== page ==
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Publication numberUS6022101 A
Publication typeGrant
Application numberUS 08/924,023
Publication dateFeb 8, 2000
Filing dateAug 29, 1997
Priority dateAug 29, 1997
Fee statusLapsed
Also published asWO1999011463A1
Publication number08924023, 924023, US 6022101 A, US 6022101A, US-A-6022101, US6022101 A, US6022101A
InventorsCharles Sabonis
Original AssigneeTopaz Technologies, Inc.
Export CitationBiBTeX, EndNote, RefMan
External Links: USPTO, USPTO Assignment, Espacenet
Printer ink bottle
US 6022101 A
A color printer includes an ink delivery system having multiple ink stations for different color inks. Within each ink station, an ink bottle is positioned over an ink reservoir. Needles on the ink reservoir penetrate a septum in the ink bottles, to allow ink to flow into the reservoir. The ink bottles may be removed and replaced as the printer consumes ink, while the printer runs continuously, and with little or no ink leakage.
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What is claimed is:
1. An ink bottle comprising:
a bottle body;
a bottle neck on the bottle body;
a septum stop within the bottle neck;
a septum substantially within the bottle neck, the septum including a septum disk section having an outer perimeter flat against the septum stop and a septum recess extending into the bottle neck; and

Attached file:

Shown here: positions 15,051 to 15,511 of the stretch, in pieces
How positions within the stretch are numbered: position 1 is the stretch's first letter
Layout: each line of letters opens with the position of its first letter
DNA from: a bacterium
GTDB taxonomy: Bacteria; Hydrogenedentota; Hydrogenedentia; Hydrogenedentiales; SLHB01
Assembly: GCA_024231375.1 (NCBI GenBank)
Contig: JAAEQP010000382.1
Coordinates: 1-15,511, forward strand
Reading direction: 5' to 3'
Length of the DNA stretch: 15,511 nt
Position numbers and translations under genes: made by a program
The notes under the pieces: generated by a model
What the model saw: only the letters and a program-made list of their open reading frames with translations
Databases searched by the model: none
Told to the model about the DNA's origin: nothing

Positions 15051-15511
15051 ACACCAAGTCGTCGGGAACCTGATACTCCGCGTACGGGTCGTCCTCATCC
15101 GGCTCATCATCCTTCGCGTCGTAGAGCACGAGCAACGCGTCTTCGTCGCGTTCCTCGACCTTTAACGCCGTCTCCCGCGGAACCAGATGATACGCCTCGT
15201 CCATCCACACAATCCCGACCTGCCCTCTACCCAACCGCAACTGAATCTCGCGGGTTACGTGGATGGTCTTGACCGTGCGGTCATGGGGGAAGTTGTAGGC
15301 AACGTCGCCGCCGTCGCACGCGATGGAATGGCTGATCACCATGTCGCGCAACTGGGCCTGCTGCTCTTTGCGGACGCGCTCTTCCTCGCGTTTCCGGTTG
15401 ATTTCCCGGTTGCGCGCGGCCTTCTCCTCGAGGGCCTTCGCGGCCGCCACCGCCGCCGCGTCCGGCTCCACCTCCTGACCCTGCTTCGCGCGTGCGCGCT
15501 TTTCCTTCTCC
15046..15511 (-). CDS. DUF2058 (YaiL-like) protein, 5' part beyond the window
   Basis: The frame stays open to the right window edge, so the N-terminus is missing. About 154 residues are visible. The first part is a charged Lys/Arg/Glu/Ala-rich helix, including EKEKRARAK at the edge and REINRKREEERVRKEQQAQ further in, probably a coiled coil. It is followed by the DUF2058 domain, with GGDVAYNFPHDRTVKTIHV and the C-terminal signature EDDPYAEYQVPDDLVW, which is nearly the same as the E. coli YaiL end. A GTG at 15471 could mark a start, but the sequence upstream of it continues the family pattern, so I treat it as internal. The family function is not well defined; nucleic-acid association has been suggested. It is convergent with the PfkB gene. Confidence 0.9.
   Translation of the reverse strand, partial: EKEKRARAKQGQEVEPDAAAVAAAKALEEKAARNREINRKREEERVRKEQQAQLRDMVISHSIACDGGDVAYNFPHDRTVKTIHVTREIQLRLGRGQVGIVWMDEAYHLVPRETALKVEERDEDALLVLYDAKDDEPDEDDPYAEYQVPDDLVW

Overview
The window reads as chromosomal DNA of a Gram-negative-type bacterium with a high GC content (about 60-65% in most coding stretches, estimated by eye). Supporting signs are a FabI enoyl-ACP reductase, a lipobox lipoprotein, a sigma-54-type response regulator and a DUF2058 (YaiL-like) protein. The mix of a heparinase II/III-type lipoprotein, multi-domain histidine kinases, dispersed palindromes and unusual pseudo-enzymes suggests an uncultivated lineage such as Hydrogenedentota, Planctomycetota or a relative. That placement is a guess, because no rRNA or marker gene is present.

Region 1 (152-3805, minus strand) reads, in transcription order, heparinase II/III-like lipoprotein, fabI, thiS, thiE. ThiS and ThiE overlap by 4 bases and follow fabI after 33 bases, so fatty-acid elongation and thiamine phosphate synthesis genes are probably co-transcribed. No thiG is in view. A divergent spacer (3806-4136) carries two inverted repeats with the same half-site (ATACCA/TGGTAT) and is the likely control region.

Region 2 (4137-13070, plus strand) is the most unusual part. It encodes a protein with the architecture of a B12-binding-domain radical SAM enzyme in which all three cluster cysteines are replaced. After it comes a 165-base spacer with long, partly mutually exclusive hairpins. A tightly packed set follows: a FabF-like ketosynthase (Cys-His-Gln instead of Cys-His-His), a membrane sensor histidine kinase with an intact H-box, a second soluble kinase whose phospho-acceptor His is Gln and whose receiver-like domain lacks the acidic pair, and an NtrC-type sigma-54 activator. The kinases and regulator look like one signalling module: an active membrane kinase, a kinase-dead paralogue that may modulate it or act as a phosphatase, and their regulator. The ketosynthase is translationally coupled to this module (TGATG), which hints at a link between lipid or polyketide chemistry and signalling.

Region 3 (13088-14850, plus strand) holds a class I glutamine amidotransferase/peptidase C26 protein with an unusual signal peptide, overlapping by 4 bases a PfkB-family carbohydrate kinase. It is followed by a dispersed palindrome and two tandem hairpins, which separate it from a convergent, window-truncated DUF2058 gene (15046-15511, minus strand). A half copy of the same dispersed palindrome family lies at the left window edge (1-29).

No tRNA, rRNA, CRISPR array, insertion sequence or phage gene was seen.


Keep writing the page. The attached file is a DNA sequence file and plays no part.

a cap threaded onto the bottle neck, the cap having a central opening overlying the septum recess.
2. The ink bottle of claim 1 further comprising a septum support plate between the septum stop and the outer perimeter of the septum disk section and with the septum disk section parallel to the septum stop.
3. The ink bottle of claim 1 wherein the septum further includes a septum rim overlying an end surface of the bottle neck, and the cap has a radial lip compressing the septum rim against the end surface.
4. The ink bottle of claim 3 further comprising a thrust washer between the radial lip and the septum rim.
5. The ink bottle of claim 1 further comprising a cap stop attached to, and extending radially outwardly from the bottle neck.
6. The ink bottle of claim 1 further comprising a memory chip attached to an outside surface of the bottle.
7. The ink bottle of claim 1 further comprising at least one key slot on an outside surface of the bottle.
8. The ink bottle of claim 1 further comprising a handle on the bottle opposite to the bottle neck.
9. The ink bottle of claim 1 further comprising a cap seal extending between the cap and the bottle neck.
10. The ink bottle of claim 1 wherein the septum includes a nose, extending from the septum disk section towards the bottle body, and with the septum disk section around the nose being flat, further comprising a standpipe supported in the nose and extending into the bottle.

The field of the invention is printers.